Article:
This year, Scott and I agreed: No Christmas presents. Believe me, every bit we saved on that, we spent in Italy. Knowing that our families would insist on getting us Christmas presents, we told them about our plans, so that they could get us something related to the trip, thus decreasing our expenses that much more. Scott’s parents got us fantastic luggage that could handle the abuse of international travel, and my parents got us the gadgets that we couldn’t live without (namely, the converter for our iPhones and iPad) and a great Italian Berlitz CD set and computer program that taught us how to properly say, “Parla inglese?”

Avoid credit cards if it’s possible (and safe)

Credit cards typically charge you a percentage of each transaction (a small percentage, but it adds up quickly), so if you’re traveling in a pretty safe area, see if you can roll with cash. Exchange a chunk of currency before you go (in the Lansing area, we got great rates at Liberty Coin), limit the number of times you use the local ATMS, and try to avoid credit cards. Scott and I didn’t pull out our credit cards once in Italy — and again, every bit we saved on transaction fees, we spent on meals. :-)

Keep your info handy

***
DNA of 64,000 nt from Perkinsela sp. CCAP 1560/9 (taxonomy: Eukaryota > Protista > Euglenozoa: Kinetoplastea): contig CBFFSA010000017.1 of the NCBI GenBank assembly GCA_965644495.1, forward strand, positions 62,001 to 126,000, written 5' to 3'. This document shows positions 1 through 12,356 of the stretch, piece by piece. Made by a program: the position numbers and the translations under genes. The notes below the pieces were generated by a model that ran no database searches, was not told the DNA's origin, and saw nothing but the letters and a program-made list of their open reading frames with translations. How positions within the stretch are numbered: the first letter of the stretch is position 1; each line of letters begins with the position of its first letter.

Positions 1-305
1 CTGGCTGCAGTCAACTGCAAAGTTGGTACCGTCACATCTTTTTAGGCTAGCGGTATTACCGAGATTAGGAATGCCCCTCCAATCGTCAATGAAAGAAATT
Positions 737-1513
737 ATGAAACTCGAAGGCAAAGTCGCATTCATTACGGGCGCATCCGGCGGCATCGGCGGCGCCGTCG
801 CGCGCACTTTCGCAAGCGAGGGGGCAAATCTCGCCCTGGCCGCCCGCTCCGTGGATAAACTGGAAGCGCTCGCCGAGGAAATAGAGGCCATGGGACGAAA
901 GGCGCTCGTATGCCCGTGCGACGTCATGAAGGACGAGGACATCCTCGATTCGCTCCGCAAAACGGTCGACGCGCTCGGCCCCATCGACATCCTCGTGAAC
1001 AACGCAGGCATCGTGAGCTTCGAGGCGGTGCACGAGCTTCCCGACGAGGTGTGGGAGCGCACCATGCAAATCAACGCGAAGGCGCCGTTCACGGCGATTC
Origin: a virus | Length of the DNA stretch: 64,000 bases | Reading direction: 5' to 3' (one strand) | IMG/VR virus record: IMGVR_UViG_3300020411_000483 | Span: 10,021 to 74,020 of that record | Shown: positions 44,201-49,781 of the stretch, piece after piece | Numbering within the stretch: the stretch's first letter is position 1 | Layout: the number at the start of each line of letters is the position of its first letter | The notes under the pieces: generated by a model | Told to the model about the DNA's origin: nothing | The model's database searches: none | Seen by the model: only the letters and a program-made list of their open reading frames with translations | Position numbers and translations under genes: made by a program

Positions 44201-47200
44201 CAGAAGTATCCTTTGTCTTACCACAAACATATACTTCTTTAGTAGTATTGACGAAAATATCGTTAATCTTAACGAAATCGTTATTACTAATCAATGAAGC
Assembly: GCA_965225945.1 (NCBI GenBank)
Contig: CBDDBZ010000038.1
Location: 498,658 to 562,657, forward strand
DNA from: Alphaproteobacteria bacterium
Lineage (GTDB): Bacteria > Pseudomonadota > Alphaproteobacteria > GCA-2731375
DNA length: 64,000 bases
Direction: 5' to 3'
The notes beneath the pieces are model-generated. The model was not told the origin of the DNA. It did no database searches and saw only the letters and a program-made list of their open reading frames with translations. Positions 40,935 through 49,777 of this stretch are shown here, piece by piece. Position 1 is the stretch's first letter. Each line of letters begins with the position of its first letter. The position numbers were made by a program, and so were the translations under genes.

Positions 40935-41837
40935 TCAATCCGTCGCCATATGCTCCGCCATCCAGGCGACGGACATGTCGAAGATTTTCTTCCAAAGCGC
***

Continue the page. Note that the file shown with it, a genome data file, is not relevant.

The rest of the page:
Electronically saving your passport information via a scan using Google Docs, Evernote (thanks to Kate Tykocki for this idea) or by dropping in Dropbox, just in case you’re in a jam and need it. Perhaps online security experts will tell me this is a bad idea, but I think not having access to your info is also a bad idea. And hey, here’s a recent story about a guy who had to resort to using a copy of his passport scanned on his iPad to get back into the country — honestly, your personal odds of getting back into the U.S. with a scanned passport is probably a big fat 0.0 percent chance, but it’s an interesting tale if nothing else.

The little things

Ask your hotel concierge before you leave home how much a trip from the airport to the hotel by taxi should cost, so that you’re not scammed by drivers who claim a different flat fee (not all airports post the mandated flat fees).

Travel like you won’t be back

Rick Steves likes to say in his guidebooks that you should assume you’ll return. I think he’s saying it to encourage Type-A American travelers from rushing from point A to point B so much that they don’t actually experience the trip. I say, however, travel like you won’t be back — so if you are wondering what something tastes like, by all means, taste it. Spend the extra euros to skip the two-hour-long line to get into the museum, so that you’ll have two more hours to wander, explore and be surprised. You can eat peanut butter and jelly sandwiches for as long as you need to when you return to make up for the extra little flourishes that you’ll remember for years to come.